Went to Glasgow for jury duty yesterday at the High Court of Justiciary. Back when I was a daily newspaper reporter in New Zealand [near the dawn of time], I spent a year in the High Court at Auckland covering murder trials and other serious cases. By the end of that year I was burnt out and never wanted to set foot inside a courtroom again. Fast forward to yesterday and I was quite looking forward to the experience, especially as it offered the chance to experience a trial from a juror's perspective.
What I'd forgotten was how much hanging around and waiting is involved. Still, it was fascinating to observe the differences. A High Court trial in Scotland is quite different from the sort of thing you see in courtroom dramas on film or TV. For a start, 15 jurors are selected, not twelve. The days when a jury would only comprise men are long gone. There was no objecting to particular jurors, no challenges to have people excluded from those chosen at random to fill the jury seats.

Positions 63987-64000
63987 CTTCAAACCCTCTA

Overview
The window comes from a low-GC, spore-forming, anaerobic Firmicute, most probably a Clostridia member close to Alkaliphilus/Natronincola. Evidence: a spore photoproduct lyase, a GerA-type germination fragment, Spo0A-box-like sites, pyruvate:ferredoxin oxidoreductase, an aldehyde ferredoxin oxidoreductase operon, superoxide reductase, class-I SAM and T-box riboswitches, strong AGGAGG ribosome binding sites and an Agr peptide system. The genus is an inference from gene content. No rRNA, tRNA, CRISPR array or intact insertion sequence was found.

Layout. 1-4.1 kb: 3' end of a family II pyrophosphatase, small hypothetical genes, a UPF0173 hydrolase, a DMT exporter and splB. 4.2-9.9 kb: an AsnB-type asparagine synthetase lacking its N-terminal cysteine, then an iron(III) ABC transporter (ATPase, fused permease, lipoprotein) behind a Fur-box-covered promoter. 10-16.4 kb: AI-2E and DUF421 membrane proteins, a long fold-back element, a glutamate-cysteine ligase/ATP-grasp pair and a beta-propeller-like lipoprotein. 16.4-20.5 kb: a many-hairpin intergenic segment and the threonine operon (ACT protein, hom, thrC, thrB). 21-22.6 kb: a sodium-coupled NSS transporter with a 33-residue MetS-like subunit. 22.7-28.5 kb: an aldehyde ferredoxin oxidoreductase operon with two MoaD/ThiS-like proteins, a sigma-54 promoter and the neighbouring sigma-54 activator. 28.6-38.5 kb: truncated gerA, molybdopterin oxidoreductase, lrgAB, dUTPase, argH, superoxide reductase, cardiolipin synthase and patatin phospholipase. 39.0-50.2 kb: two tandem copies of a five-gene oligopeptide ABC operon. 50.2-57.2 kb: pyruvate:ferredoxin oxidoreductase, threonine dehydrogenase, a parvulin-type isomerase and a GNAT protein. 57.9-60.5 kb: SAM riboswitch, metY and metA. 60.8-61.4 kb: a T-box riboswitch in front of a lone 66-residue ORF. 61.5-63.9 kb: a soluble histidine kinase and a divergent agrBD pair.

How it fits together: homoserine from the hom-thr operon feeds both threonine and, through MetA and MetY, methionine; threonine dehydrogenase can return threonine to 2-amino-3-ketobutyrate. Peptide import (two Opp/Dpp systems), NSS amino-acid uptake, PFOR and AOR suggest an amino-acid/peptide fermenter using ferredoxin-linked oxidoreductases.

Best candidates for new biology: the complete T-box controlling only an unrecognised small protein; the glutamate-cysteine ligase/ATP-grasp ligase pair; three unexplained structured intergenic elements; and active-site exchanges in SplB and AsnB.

I didn't get picked, so my experience of being a juror remains playing the role of number 5 in a production of Twelve Angry Men. We didn't have enough men to fill the cast, so our version became five angry men and seven formidable women. It's amazing what you can achieve on stage once you abandon convention. There's a famous all-male version of the ballet Swan Lake, and a company in Japan once staged the musical Me and My Girl with an all female cast. Some things are never what you expect.